By Musa Kamara (PO’22)
The American anti-vaccination (anti-vax) movement found its roots when British anti-vaccinationist William Tebb visited the United States in 1879. Following Tebb’s visit, anti-vax groups in California, Illinois, and Wisconsin began to form and have continued to develop to this day. In 1998, another British anti-vaccinationist, Andrew Wakefield, published a study that ultimately linked vaccinations to autism. The study has since been widely and soundly debunked, but trends in the 21st century suggest that the effects Wakefield’s ideas are still being felt and will continue to be felt.
Currently, no federal law exists that mandates compulsory vaccinations; however, this does not mean that vaccinations are entirely optional. According to the 1905 Supreme Court case Jacobson v. Massachusetts, vaccines can, in fact, be mandated by state and local laws. Jacobson v. Massachusetts ruled that under the 10th Amendment, it is well within a state’s police power to protect the public health and safety of its citizens; thus, states have the power to make vaccinations compulsory. States most prominently enforce this ability by requiring vaccinations for entrance to public schools, private schools, and daycare. So, for the most part, in order for a child to enter school (which is generally compulsory up to a certain age), students must be up to date on their vaccinations. So how are anti-vaxxers able to not vaccinate their children?
Generally, anti-vaxxers oppose vaccinations and can get exemptions from vaccinations for one of two legally recognized non-medical reasons: religious reasons and philosophical reasons. Religious exemptions can be obtained if vaccination contradicts one’s sincere religious beliefs, and philosophical exemptions essentially cover everything else, including moral convictions and personal beliefs. Those who oppose vaccinations on a religious basis can be exempted from vaccinations in all but three states: California, West Virginia, and Mississippi. So, if an anti-vaxxer opposes vaccination on religious grounds, they can more than likely legally refuse vaccination. However, vaccinations for philosophical reasons are much less widely accepted; currently, only 18 states in the United States allow for philosophical exemptions to vaccinations. Overall, though, a study published in 2018 shows that 12 of the 18 states that allow philosophical exemptions for vaccinations have seen a rise in people claiming such exemptions.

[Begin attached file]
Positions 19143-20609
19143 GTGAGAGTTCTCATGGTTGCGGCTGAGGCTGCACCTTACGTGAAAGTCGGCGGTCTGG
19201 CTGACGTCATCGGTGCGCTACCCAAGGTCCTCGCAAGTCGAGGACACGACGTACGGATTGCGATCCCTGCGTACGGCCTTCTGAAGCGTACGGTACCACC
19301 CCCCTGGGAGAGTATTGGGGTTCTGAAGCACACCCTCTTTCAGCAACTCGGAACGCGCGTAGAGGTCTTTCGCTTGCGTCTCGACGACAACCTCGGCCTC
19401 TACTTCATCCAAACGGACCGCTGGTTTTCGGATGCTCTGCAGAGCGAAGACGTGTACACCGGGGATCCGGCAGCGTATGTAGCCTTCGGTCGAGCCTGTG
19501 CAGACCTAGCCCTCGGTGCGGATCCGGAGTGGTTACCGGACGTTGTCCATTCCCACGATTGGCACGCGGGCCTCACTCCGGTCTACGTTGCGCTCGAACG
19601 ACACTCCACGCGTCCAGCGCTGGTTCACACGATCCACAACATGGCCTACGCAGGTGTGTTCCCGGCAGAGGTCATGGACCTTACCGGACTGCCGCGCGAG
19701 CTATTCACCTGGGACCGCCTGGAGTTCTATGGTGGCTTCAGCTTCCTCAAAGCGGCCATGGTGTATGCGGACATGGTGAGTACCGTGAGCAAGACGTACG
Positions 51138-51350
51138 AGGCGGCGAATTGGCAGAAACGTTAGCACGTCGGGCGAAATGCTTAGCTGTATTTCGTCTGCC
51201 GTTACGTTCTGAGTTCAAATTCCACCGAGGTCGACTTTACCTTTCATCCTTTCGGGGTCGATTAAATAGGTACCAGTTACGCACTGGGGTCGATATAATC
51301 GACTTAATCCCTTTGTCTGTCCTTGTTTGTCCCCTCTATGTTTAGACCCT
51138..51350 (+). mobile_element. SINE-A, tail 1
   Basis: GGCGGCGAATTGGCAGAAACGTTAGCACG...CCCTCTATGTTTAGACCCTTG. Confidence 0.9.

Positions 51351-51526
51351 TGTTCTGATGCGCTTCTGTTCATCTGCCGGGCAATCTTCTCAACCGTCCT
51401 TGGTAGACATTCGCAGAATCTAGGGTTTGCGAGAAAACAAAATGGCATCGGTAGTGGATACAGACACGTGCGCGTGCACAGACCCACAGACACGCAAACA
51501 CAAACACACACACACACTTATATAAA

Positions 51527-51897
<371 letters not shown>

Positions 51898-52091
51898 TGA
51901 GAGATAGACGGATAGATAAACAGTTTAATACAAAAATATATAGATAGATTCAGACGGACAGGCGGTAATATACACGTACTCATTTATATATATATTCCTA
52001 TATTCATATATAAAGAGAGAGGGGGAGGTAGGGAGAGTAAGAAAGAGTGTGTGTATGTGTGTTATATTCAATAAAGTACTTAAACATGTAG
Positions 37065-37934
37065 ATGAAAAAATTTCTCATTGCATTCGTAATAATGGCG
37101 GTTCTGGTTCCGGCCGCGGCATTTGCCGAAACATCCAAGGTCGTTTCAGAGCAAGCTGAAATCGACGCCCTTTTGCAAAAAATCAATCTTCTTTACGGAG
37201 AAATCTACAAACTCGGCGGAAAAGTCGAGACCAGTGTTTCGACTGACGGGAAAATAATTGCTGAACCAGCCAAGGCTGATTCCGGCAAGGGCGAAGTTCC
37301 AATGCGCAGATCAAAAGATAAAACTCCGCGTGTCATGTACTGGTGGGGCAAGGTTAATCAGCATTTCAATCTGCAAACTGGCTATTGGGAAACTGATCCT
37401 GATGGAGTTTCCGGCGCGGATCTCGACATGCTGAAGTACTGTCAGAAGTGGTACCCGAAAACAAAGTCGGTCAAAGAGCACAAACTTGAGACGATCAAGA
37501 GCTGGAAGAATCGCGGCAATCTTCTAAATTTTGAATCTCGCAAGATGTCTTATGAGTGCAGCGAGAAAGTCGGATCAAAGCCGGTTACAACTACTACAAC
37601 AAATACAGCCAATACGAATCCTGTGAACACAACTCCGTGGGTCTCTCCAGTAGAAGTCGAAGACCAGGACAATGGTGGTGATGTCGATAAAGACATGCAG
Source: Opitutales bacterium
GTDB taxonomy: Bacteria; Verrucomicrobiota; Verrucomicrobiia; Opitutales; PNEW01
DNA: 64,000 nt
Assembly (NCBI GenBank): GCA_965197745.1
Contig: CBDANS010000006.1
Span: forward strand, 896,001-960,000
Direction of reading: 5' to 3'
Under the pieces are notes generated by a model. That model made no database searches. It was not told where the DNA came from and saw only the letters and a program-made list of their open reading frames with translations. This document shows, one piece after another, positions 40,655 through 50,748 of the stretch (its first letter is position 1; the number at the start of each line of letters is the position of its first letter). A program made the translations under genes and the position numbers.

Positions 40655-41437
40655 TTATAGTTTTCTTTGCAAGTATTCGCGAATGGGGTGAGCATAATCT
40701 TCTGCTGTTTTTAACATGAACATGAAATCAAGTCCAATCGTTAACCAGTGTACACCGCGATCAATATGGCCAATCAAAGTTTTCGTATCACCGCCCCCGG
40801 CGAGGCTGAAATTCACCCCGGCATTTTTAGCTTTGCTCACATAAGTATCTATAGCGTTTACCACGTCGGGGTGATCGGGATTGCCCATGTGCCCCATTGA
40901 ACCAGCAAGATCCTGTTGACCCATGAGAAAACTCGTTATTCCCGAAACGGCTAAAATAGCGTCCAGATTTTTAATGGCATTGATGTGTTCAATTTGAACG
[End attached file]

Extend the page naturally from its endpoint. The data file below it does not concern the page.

As claims of these exemptions have risen, public health concerns have risen as well: as of March 6th, there have been 206 confirmed cases of measles in 11 states. In late January, Washington Governor Jay Inslee declared a state of emergency in response to Washington’s 36 confirmed cases of measles. This outbreak is particularly troublesome because according to the World Health Organization, “[the] measles vaccination resulted in an 80 percent drop in measles deaths between 2000 and 2017 worldwide.” The Centers for Disease Control (CDC) attributed these measles outbreaks to two factors: an increase in the number of travelers who bring measles into the U.S., and further spread of measles in U.S. communities through pockets of unvaccinated people. Despite the public health concerns and risks such outbreaks present, 2019 has seen lawmakers in 20 states propose bills that would allow for even more non-medical exemptions to vaccines or would require doctors to provide more information on the risks of vaccines.
According to a study published by the CDC last year that recorded vaccine data for kindergartners, vaccine coverage in the United States remains high, most likely due to the fact that vaccinations are a necessity for a child entering school or daycare. Nonetheless, the percentage of kindergartners with exemptions from at least one vaccine increased from 2 percent in 2017 to 2.2 percent in 2018, following an upward trend that is currently in its third year. This increased percentage of unvaccinated children cannot be entirely attributed to the anti-vax movement, as other factors such as disparities in types of insurance—students with private insurance are more likely to be able to afford and receive vaccines than students without insurance, for example—and ineffective communication in regards to booster vaccinations can contribute as well.
On March 5th, the Senate Committee on Health, Education, and Labor held a hearing called “Vaccines Save Lives: What is Driving Preventable Disease Outbreaks?” The event featured testimony from public health experts who suggested solutions to the vaccine issue as well as testimony from a teenager raised in an anti-vax household who took it upon himself to receive vaccinations. The hearing evidences the federal government’s recognition of the emerging public health issue and suggests potential further legislation to combat the issue. Ultimately though, the federal government can only do so much: the majority of the onus of implementing vaccination measures and combating the anti-vax movement falls to the states. That said, the increase in children with vaccine exemptions and the increase in the possibility of in fact more vaccine exemption legislation suggest that the anti-vax movement and its effects are showing no signs of slowing down.